Rachel Sawyer
Apr 09, 2022 rated it really liked it  ·  review of another edition
I had to read this book for school. It was useful in what it was trying to teach but hard to read at times. The author also comes off as if they are saying that their was it THE way to write scientific papers which seems a bit arrogant. I did learn more about writing scientific papers well so job well done.
Nov 28, 2016 rated it it was amazing  ·  review of another edition
Simply great and helpful.
May 17, 2020 rated it it was amazing  ·  review of another edition
Shelves: academic-writing
It’s been a year since I last read something on writing. This break went well: I regained the curiosity and forgot some bits. I got ready to perceive even some common pieces of advice without impatience and frustration, “I’ve already heard it elsewhere, now where’s the new stuff?”. And I fully appreciated the attempt made by Joshua Schimel to share his writing experience in a thorough and sincere way.

If I had to choose a single word to describe the essence of this book, it would be “story”. Find
Bob Lewis
Mar 05, 2022 rated it really liked it  ·  review of another edition
If you're an experienced writer, a lot of what Schimel says in this book is going to already be quite familiar to you. But the trouble is, a lot of scientists are not particularly well trained as writers, and so this guide might be quite useful to both practicing scientists and graduate (or even undergraduate) students interested in improving their writing.

The author's approach is to unpack the idea of good writing in a highly analytical way. Drawing both from examples of good science writing an
Oct 22, 2019 rated it it was amazing  ·  review of another edition
Shelves: non-fictions, english
Best book on writing for scientists. A must-read for anyone whose careeer is determined by the quality of their research papers and proposals. After reading this book, I found my papers looking like garbage. I realized that for all those years doing and writing science, I had not known how to write a paper.

Schimel argues that writing science is a form of story telling, that the article must convey a coherent story as clearly as possible. From that standpoint, Schimel advocates for the OCAR struc
Alyssa Lee
Let me start this review by making it clear that this book was helpful; it has improved my science writing and specifically helped my in my research internship (where I was lucky enough to hear Dr. Schimel speak on two occasions).

However, this book could have done with another revision. There were several typos, and Schimel often contradicted himself in his writing in a way that wasn't necessary. It could also be even shorter - most of this information he was able to condense into two presentati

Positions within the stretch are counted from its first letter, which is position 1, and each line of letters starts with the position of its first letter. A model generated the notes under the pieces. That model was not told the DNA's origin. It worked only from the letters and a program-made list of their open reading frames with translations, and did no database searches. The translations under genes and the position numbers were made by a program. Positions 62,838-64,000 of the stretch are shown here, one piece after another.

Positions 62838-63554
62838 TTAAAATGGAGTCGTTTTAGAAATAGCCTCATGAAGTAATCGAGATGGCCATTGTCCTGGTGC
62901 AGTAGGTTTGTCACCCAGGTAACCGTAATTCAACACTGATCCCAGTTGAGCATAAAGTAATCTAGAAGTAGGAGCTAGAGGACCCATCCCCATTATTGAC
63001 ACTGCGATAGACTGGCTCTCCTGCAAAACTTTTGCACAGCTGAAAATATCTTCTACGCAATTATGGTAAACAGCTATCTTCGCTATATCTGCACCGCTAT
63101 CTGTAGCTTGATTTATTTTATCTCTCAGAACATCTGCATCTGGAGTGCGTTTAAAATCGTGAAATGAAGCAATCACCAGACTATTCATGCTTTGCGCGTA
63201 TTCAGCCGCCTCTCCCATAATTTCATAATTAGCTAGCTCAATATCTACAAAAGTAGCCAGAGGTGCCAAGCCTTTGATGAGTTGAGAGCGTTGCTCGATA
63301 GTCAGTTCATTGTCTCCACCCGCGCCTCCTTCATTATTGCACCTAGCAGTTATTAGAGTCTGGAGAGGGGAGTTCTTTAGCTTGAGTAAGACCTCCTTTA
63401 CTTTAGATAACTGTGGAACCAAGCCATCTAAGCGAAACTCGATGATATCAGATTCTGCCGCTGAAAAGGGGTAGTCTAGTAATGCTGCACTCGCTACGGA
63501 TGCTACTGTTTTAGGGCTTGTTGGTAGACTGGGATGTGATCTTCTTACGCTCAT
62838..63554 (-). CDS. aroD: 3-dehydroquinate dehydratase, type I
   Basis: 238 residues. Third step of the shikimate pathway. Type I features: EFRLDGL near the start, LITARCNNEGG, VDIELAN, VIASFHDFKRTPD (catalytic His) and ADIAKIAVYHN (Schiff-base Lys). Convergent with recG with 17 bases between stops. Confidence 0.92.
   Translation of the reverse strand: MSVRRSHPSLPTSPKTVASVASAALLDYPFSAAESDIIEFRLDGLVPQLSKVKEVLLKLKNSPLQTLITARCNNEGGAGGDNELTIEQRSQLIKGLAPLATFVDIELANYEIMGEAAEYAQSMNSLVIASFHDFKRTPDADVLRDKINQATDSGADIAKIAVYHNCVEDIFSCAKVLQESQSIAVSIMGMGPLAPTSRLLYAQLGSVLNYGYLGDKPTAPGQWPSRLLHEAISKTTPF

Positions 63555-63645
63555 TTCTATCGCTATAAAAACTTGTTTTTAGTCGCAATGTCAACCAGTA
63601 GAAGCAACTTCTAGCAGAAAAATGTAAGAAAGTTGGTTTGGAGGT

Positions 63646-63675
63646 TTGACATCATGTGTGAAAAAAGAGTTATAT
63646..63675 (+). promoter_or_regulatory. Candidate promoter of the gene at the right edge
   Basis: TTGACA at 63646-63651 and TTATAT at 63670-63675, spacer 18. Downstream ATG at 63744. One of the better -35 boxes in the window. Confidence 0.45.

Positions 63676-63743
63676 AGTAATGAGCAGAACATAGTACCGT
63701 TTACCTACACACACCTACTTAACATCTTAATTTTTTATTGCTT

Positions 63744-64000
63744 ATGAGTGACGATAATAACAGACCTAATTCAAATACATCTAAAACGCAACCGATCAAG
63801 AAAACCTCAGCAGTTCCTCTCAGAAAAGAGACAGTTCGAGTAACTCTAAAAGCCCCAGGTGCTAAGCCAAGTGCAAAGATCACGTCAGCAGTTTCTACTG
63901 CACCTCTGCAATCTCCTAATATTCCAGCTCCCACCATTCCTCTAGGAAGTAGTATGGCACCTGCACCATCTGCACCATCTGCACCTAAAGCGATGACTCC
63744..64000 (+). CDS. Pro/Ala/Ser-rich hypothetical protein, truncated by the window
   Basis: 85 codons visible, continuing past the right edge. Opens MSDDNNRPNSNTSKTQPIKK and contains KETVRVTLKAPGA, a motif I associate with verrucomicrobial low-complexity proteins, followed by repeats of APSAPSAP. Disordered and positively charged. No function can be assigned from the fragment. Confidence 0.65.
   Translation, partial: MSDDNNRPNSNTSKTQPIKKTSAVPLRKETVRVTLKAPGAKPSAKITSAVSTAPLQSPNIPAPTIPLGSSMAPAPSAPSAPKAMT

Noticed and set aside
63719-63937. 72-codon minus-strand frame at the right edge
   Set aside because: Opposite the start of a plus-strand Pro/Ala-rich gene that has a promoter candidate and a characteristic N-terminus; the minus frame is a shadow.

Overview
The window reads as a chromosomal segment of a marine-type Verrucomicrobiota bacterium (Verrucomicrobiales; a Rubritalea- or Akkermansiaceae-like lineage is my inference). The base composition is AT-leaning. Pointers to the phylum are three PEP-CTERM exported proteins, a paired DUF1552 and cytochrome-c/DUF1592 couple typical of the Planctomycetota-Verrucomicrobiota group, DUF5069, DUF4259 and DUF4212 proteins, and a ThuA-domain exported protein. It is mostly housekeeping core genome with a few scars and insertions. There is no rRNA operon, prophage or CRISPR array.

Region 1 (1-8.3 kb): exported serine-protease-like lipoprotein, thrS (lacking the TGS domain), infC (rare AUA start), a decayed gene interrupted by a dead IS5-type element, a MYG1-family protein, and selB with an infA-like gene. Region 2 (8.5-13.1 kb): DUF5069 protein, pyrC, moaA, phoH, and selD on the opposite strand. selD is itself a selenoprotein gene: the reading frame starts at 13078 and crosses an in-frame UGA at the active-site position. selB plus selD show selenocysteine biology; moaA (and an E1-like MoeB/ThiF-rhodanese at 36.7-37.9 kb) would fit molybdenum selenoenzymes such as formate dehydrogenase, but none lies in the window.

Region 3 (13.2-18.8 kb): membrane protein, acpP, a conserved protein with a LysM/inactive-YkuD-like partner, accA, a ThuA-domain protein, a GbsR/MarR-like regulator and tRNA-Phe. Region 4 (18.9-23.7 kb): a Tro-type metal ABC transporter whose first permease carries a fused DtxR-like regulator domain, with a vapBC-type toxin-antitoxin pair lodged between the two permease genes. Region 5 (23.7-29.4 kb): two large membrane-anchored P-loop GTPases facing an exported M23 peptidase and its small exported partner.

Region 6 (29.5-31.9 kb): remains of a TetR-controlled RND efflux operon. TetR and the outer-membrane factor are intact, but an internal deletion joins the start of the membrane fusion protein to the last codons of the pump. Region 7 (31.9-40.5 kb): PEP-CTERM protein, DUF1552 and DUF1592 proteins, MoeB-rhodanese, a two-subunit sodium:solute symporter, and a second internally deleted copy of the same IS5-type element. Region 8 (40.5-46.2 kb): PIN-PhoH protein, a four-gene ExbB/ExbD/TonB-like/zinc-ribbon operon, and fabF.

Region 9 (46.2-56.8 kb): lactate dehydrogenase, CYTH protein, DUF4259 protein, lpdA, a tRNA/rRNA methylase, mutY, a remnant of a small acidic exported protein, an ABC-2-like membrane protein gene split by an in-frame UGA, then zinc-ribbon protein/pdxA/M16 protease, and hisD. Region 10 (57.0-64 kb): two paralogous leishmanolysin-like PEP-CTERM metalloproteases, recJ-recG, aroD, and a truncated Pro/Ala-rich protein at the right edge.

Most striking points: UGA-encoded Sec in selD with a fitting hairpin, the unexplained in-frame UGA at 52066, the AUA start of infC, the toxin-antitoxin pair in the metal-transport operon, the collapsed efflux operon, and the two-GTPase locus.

Smitesh Bakrania
An essential read for any technical writer. You may not become a better writer overnight but you will at least avoid the common mistakes and organize your thoughts better on paper. Bottom line: follow the OCAR structure (Opening, Challenge, Action, Resolution) as you tell your story about the data to create understanding and knowledge. That structure is important and the story mindset helps drive your points. Your number one job is to make the reader's job easy. Avoid jargon, use verbs, and aim ...more
May 27, 2019 rated it it was amazing  ·  review of another edition
If you are a scientist who writes about science and you haven’t read this book, WHAT ARE YOU DOING WITH YOUR LIFE?

I urge mentors to make this a mandatory read for trainees.

The author has collected many otherwise scattered writing lessons (that you may or may not pick up along the course of your career) and presents them here all in one excellent resource.

It gives structure to problems you might have intuitively picked up on in the past, so that now you can concretely identify and fix them more
Schimel has some great tips for the scientific writer, but sometimes seems to contradict himself. He also seems to have very concrete ideas for how a paper should be written, and disapproves of all other styles. If we all wrote like Schimel, papers would be 3 pages long and have nothing but short, powerful sentences. I found a lot of good ideas that I will definitely incorporate in my own writing, but there were also things I think I shall leave to Schimel for his own. Worth a read, but I wouldn ...more
Gede Suprayoga
Mar 20, 2017 rated it it was amazing  ·  review of another edition
I read this book and found it was inspiring. The author provides with approaches to follow in writing journal articles for scientists and publications for general audiences. The explanation is sufficiently clear. The author is not only presenting how to write as scientists, but also motivating us to publish in a way to do good science. I recommend this book to whoever needing a step-by-step approach in accomplish their PhD dissertation and in writing their proposal.